And speaking of recalling Chen, anyone catch the comment of Lien Chan's son that if Chen doesn't step down, he's going to end up like Saddam Hussein? The constant flow of death threats from the Blues (Assassinate Ma?) indicate that what's driving this isn't reform ideals, but sheer insensate hatred of Chen and the DPP on the part of the mainlanders who are watching their hold on local society slowly being eroded.

UPDATE: The BBC reports:

It is the first time an attempt has been made to formally recall any Taiwanese president, the BBC's Caroline Gluck says.

The opposition is unlikely to achieve the majority it needs

The vote was followed by tears and chanting from opposition politicians, while members of the ruling party held banners against the motion.

Mr Chen now has a week to issue a statement in his defence, after which the legislature begins a week of debates on his future ahead of the final vote.

Chen has already said that he will not comment on the recall. The high road is the right road. Meanwhile the best quote is from the legislative whip and KMT Central Standing Committee member Tina Pan:

"We hope DPP legislators can wake up to the truth, push one of their own severely according to law in order to uphold justice and stand on the side of the people," Tina Pan of the Kuomintang told reporters.

ROFL.

13 comments:

Scott Sommers said...

Michael, can you fill me in on some of the polls that show Ma wildly popular. It's not that I don't believe you, but I've stopped paying attention to this. If my memory serves me correctly, Chen Sui-bian was wildly popular when he was defeated in his second bid for Taipei mayor. I'll need more details to believe that Ma can really win anywhere outside the north end of the island.

Michael Turton said...

Actually, I agree with you. I wish I had the poll data at hand too. Someone must.

David said...

On Ma's popularity, the latest figures I had were from here:
http://www.etaiwannews.com/etn/news_content.php?id=108100

(Satisfaction with him was at 63% but 'plunged' to 56% when he didn't initially follow Soong's recall call - not that anyone would suggest Ma places opinion polls above ideology!). Also, the KMT Chairmanship election proved that he was more popular than Wang even in the South (only polling KMT members of course, but he did much better than I expected).

However, I do admit I take Ma's popularity almost as an article of faith at the moment - but the reason is this: if you compare him with his predecessor as KMT Chair (who very nearly won in 2004), you can *only* conclude that he is a Winston Churchill in Adonis' body, can't you?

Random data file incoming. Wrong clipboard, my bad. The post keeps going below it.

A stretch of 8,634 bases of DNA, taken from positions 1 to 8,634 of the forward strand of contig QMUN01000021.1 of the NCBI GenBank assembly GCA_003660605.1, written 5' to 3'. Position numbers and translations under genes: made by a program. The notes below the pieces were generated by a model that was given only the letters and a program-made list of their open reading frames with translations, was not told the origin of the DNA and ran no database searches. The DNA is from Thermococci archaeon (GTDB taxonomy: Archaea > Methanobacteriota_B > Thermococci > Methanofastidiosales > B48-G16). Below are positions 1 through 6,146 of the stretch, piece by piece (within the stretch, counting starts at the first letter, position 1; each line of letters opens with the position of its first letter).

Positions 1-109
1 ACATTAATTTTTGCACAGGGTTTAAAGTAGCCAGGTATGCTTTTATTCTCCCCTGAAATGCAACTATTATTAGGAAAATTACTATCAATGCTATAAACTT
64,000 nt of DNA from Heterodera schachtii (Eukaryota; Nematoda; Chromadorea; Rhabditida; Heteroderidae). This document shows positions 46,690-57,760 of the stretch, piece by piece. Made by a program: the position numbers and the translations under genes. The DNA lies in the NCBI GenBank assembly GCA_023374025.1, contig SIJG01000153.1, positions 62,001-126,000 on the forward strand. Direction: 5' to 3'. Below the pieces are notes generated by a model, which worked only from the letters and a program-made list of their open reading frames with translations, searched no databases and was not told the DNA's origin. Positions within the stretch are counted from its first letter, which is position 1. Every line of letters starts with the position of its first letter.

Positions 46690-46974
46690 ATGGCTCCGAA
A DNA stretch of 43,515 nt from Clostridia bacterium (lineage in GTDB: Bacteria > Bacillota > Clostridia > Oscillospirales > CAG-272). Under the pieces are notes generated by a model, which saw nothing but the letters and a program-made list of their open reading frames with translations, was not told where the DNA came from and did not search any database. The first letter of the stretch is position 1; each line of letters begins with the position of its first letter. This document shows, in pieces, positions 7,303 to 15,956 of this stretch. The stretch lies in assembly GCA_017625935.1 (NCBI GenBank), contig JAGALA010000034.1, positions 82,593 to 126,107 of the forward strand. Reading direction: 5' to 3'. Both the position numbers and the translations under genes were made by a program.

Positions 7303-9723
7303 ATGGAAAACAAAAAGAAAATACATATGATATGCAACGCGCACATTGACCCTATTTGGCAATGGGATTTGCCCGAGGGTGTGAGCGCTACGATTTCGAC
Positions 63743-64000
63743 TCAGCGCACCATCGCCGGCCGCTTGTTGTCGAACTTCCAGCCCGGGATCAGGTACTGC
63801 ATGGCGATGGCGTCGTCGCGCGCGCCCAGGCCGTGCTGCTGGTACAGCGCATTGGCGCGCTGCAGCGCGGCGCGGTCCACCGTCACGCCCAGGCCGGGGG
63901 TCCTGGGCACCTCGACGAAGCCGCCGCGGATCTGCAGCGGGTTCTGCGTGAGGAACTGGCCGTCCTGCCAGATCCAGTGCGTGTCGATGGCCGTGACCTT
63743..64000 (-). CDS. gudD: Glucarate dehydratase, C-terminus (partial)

I do think that Ma will have to screw up and the DPP will have to pull their collective fingers out for anything other than KMT victories in the next few years - hence my view that the recall is an unnecessary risk for him.

Michael Turton said...

I do think that Ma will have to screw up and the DPP will have to pull their collective fingers out for anything other than KMT victories in the next few years - hence my view that the recall is an unnecessary risk for him.

Does he have a choice? The disadvantage of being Party Chairman is that he has to have a public opinion on almost everything. Hence the constant risk of saying/doing something dumb. Fortunately he has the pro-Blue media to cover for him. Besides, the recall motion will come to naught, but it will give them time to come up with more vapor scandals, and more distractions so the public won't notice that it is not being governed. I think Ma is safe, as long as he is careful.

Michael

David said...

Does he have a choice? The disadvantage of being Party Chairman is that he has to have a public opinion on almost everything.

True - but he could decide not to push for a recall (in fact he did, but then did an about-face). It would be unpopular with the diehards (and the PFP), but acting as a leader rather than following public opinion/James Soong is an option.

That said, I think his thinking at the moment is that managing Soong is a much more important task than worrying about CSB/DPP, and that's one big reason for his position.

Michael Turton said...

Yeah, I agree that acting as a leader would be great for him here. After all, the major knock on him is his lack of spine.

How does going howling after Chen help him manage Soong? By stealing back some of the limelight Soong is using to breathe life back into his political career, the way Aslan awakened the statues at the White Witch's Castle? Why wouldn't Soong be better managed by taking the contrary position? Do think Ma is trying to preserve his popularity with the PFP rank and file? Or what?